Are you thinking about teaching abroad in Thailand? It might seem overwhelming and you'd want to hear about the experience from someone who has actually gone through the program. That's why we sat down with former participant Kristen Palmer to find out what it's really like to Teach English in Thailand!
Kristen taught in Phayao Province for two years before joining Overseas Education Group (OEG), InterExchange's partner in Thailand, as an International Advisor. In this continuation of our earlier conversation, Kristen discusses salary, traveling around Thailand, and other frequently asked questions about living and working in the Land of Smiles!
How is the Thai workplace culturally different than a U.S. workplace?
Thai culture is very hierarchal. Seniority is important and this aspect of Thai culture plays a big role in the workplace, especially in schools. The director is the head of the school, followed by vice directors, heads of departments, senior teachers, junior teachers, and at the bottom are students. As a foreigner, your place in the hierarchy is a bit unclear. The director’s whims and wishes can have an effect on your co-workers and your classroom, and as a guest all you can do is go along with it and be flexible.
How would you describe your quality of life in Thailand, given the monthly 25,000 THB salary?
When I was a teacher in 2013, the salary for foreign teachers was 20,000 THB. With this salary I was able to live comfortably, eat out daily (Thai food), and travel on the weekend and still save enough money to travel during the school break between semesters. Thai food, utilities, accommodations, and transportation are very inexpensive compared to U.S. prices. However, alcohol and foreign food costs are comparable. Limiting those things can help you save money!
I think it’s important to note that the starting salary for a new Thai teacher with a degree in education is less than 15,000 THB, and Thai teachers are expected to work really hard. As a foreign teacher, your salary will be higher than many of the teachers in your department and you will have comparatively fewer responsibilities.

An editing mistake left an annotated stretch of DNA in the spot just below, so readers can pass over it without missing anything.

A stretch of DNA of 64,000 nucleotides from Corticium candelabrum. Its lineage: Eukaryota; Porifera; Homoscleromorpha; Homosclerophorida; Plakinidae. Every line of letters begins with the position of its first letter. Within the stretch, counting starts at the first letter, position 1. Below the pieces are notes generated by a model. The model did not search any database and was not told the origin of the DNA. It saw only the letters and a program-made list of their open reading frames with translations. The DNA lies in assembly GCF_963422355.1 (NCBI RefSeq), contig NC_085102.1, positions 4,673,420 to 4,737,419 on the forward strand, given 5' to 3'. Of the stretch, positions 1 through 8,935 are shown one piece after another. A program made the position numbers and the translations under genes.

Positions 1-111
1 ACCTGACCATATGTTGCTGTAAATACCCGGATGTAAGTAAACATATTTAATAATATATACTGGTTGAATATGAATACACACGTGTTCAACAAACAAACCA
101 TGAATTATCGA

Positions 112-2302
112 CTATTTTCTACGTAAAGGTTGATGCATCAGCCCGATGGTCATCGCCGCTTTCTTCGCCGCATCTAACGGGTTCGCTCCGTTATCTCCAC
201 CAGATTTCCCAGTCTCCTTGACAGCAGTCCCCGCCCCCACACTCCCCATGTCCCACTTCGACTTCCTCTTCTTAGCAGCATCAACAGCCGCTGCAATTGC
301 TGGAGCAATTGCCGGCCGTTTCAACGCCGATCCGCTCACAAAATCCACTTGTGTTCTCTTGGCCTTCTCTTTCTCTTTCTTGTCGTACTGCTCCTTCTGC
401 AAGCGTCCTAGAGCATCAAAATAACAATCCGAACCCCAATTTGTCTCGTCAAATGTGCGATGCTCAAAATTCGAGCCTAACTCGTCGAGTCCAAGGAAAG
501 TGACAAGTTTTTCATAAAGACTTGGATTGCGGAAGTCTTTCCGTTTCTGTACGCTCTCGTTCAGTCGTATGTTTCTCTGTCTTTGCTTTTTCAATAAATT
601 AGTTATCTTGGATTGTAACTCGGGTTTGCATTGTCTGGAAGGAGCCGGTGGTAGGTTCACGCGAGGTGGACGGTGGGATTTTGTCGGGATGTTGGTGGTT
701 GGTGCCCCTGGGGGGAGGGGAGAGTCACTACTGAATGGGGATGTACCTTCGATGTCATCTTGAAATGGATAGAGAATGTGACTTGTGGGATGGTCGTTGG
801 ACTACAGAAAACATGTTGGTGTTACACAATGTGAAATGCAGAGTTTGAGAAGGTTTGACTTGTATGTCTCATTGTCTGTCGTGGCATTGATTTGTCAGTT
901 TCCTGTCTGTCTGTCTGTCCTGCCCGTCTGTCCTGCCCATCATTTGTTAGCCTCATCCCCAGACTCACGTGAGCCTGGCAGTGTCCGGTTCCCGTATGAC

Is it easy to travel throughout the country?
Thailand is a very easy country to travel in. There are many forms of inexpensive public transportation that make it possible to go from one end of the country to the other in a relatively short amount of time.
I preferred to take local buses to visit other teachers who were placed in towns and small cities nearby. It was fun comparing their experiences in Thailand with mine.
Thailand has many public holidays, so on long weekends it’s possible travel a little further and explore new areas. During the school break between semesters, there is plenty of time to go to the northern or southern parts of the country, or to see other countries in Southeast Asia.
What challenges did you face at your school?
At first, I disliked being “the last one to know.” As an outsider and a newcomer to a Thai school, things can seem chaotic and disorganized. Often you are informed of important details at the very last minute and that can be frustrating. However, it’s important to remember what we can see and understand (mostly due to language) is very limited.
Class size is another big challenge. It’s difficult to maintain order in a class of 40 students, let alone teach them English at the same time. This is something that gets better with practice and experience.
What did you enjoy most about your school and your neighborhood?
My school-provided housing was located on the school grounds. I loved living at school. After class I would walk around and visit kids and teachers as they were doing activities. I would ask them questions, “What are you doing? Is it fun? What time will you go home?” Sometimes they understood me, sometimes they didn’t, but they always smiled and tried to engage. Usually they invited me to join. There was a group of girls with whom I would play badminton on a regular basis. I loved having interactions with the students, whether I taught them or not, outside of the classroom environment.
As I said earlier, the community where I lived was quite rural. There were only two foreigners who lived in my area. Everywhere we went, people knew we were the English teachers from Phusang School. At the market I would meet my students’ parents; they would introduce themselves to me. Often I didn’t understand what they’d said to me, or I would have no idea who their child was but it felt very welcoming to have people recognize me and say hello.